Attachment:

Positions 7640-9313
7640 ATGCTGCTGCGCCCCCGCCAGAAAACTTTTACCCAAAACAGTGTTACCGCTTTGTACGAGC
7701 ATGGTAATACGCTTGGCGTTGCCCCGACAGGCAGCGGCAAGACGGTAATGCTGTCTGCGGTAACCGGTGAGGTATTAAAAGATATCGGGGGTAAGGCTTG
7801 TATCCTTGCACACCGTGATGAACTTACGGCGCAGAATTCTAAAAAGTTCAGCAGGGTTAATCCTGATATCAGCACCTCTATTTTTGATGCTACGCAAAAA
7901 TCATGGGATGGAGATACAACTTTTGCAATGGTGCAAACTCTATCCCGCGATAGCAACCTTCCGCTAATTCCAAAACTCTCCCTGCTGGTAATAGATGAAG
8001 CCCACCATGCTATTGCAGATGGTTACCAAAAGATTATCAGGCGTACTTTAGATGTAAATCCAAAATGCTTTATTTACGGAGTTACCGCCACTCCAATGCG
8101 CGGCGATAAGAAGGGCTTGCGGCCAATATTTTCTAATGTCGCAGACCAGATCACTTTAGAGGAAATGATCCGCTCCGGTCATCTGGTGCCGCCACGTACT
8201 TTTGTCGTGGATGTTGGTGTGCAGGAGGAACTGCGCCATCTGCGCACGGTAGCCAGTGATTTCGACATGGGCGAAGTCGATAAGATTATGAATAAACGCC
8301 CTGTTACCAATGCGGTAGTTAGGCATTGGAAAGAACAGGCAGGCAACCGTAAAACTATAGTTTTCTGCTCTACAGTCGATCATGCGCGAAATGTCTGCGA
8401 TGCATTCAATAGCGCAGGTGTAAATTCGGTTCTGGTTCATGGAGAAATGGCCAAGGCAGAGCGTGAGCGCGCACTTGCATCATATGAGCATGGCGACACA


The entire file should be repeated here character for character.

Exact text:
Positions 7640-9313
7640 ATGCTGCTGCGCCCCCGCCAGAAAACTTTTACCCAAAACAGTGTTACCGCTTTGTACGAGC
7701 ATGGTAATACGCTTGGCGTTGCCCCGACAGGCAGCGGCAAGACGGTAATGCTGTCTGCGGTAACCGGTGAGGTATTAAAAGATATCGGGGGTAAGGCTTG
7801 TATCCTTGCACACCGTGATGAACTTACGGCGCAGAATTCTAAAAAGTTCAGCAGGGTTAATCCTGATATCAGCACCTCTATTTTTGATGCTACGCAAAAA
7901 TCATGGGATGGAGATACAACTTTTGCAATGGTGCAAACTCTATCCCGCGATAGCAACCTTCCGCTAATTCCAAAACTCTCCCTGCTGGTAATAGATGAAG
8001 CCCACCATGCTATTGCAGATGGTTACCAAAAGATTATCAGGCGTACTTTAGATGTAAATCCAAAATGCTTTATTTACGGAGTTACCGCCACTCCAATGCG
8101 CGGCGATAAGAAGGGCTTGCGGCCAATATTTTCTAATGTCGCAGACCAGATCACTTTAGAGGAAATGATCCGCTCCGGTCATCTGGTGCCGCCACGTACT
8201 TTTGTCGTGGATGTTGGTGTGCAGGAGGAACTGCGCCATCTGCGCACGGTAGCCAGTGATTTCGACATGGGCGAAGTCGATAAGATTATGAATAAACGCC
8301 CTGTTACCAATGCGGTAGTTAGGCATTGGAAAGAACAGGCAGGCAACCGTAAAACTATAGTTTTCTGCTCTACAGTCGATCATGCGCGAAATGTCTGCGA
8401 TGCATTCAATAGCGCAGGTGTAAATTCGGTTCTGGTTCATGGAGAAATGGCCAAGGCAGAGCGTGAGCGCGCACTTGCATCATATGAGCATGGCGACACA